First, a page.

UPDATED: Rockford area schools offering more aerospace education - WREX.com – Rockford’s News Leader

UPDATED: Rockford area schools offering more aerospace education opportunities

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ROCKFORD (WREX) -

Announcements made Wednesday show the Rockford area's aerospace cluster is a growing industry and employers are looking for the right talent. Opportunities to create that talent are taking flight. They could put students on the right track to future aerospace careers.

Of course schools like Rock Valley College and Embry Riddle Aeronautical University reach out to adult-learners, but soon they'll be educating an even younger crowd.

"Our overall goal is to produce more students, more graduates for the local companies and supply them for the nationwide needs because there is a shortage of experienced aircraft technicians." -says RVC Aviation Maintenance Chairman Mark Adolphson.

In fall of 2014, RVC opens up 25 spots in its Aviation Maintenance program to high-schoolers. Administrators are looking for a site to house the program so it can continue to expand.

"Once we find a bigger, better facility we think we can also provide additional seats to adults learners." -says RVC President Dr. Jack Becherer.

Over at Embry-Riddle, educators have landed on a location, Jefferson High School. An aerospace academy will start up there in a couple months.

"Students have already signed up, we have two full sections running the class so that's 48 students altogether who will be taking the class next Fall." -says Rockford Public Schools District #205 Director of College & Career Readiness David Carson.

 ERAU has hired its instructor for that academy; teacher, aviator and Rockford College graduate, Mike Polen.

"We're tailoring instruction to more real-world college-type classes; the class I'm going to be teaching to freshmen at JHS is the freshmen Aeronautical Science class at Embry-Riddle." -Polen says.

Rock Valley College and Embry-Riddle are also involved in long-term partnerships with each other and programs like the Joint Institute of Technology and Engineering Aerospace, or JIET-A. That program provides internships to college students at regional companies.

"However we can help in that endeavor, we're certainly there for." -says ERAU Worldwide Rockford Campus Academic Support Director Melissa Barbee.

Embry-Riddle leaders say a partnership with Northern Illinois University is also in discussions. Both schools are looking at possible joint-degree programs.

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Earlier we reported...

Rock Valley College aviation maintenance program is taking off. It will soon see graduate double students it does now. To do that is needs to expand it's facility before a new high school program starts.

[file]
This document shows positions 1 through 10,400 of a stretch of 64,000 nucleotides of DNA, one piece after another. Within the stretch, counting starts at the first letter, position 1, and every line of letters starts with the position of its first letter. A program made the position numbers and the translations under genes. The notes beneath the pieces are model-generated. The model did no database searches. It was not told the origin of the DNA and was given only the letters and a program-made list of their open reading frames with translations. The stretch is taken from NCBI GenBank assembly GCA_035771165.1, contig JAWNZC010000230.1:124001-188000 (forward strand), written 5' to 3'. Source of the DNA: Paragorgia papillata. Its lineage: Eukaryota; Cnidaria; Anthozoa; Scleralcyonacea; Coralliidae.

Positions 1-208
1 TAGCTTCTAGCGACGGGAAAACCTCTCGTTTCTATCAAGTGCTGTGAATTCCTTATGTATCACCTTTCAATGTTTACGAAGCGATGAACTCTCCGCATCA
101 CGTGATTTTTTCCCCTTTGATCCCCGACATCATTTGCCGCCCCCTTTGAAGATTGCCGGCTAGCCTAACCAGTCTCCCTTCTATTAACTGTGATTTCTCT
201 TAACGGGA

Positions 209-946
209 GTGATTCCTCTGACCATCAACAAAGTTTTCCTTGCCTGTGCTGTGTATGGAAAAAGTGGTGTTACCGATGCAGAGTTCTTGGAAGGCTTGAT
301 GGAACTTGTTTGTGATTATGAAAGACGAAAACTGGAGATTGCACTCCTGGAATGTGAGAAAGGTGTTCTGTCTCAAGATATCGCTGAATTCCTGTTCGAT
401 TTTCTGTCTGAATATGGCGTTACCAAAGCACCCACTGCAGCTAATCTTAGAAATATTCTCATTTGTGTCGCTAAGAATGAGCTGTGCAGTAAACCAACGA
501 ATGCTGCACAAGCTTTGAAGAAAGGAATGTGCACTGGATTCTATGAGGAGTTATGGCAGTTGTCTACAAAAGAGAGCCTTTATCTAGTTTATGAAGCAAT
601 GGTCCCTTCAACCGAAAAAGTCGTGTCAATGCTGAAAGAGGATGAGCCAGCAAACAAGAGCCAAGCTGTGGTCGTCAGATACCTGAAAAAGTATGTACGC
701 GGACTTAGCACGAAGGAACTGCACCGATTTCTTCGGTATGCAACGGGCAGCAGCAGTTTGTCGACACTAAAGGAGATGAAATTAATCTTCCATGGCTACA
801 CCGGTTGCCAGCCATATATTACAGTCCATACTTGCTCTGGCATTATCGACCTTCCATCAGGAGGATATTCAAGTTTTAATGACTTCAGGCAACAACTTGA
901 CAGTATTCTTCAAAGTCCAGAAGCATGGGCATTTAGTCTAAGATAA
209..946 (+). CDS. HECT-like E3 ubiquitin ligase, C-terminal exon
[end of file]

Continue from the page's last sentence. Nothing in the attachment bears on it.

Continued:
"It's a very perfect school to gain perfect knowledge. And I've noticed there are a lot of positive things in it better than my old school," says Mohamed Ghaben, RVC student.

Ghaben drives 100 miles one way from Chicago to come to Rock Valley College's aviation maintenance program. Although there is a program closer it costs more than double the $14,000 Ghaben will pay for his two year certification. That's what the FAA requires to fix passenger planes for service.

"It's a critical job and it's a big responsibility. I mean you are in charge of people's lives and I want to do something important like that," says Ghaben.

Ghaben is a traditional RVC student but in the fall of 2014 there will be 25 new high school students joining his program. They will be from Advance Now, a vocational education partnership RVC has with area high schools. That means Rock Valley will go from graduating around 30 aviation maintenance technicians to more than 50.

"Our overall goal is to produce more students, more graduates for the local companies and supply them for the nationwide needs because there is a shortage of experienced aircraft technicians," says Mark Adolphson, RVC, aviation maintenance academic chair.

In order to do that RVC needs to find a new facility to handle the extra students. It is searching both near Rockford's airport, where its current classroom are located and outside the area. School administrators' hopes that will help them grow the program even more.

"Once we find a bigger, better facility we think we can also provide additional seats to adults learners," says Dr. Jack Becherer, RVC, president.

"We are also talking about expanding into and offering some what additional licenses that would focus more on the avionics or the electronics that are onboard the aircraft these days," says Adolphson.

Along with looking for a new facility, Rock Valley also needs to hire. It will add a new full time faculty member to the aviation maintenance program.

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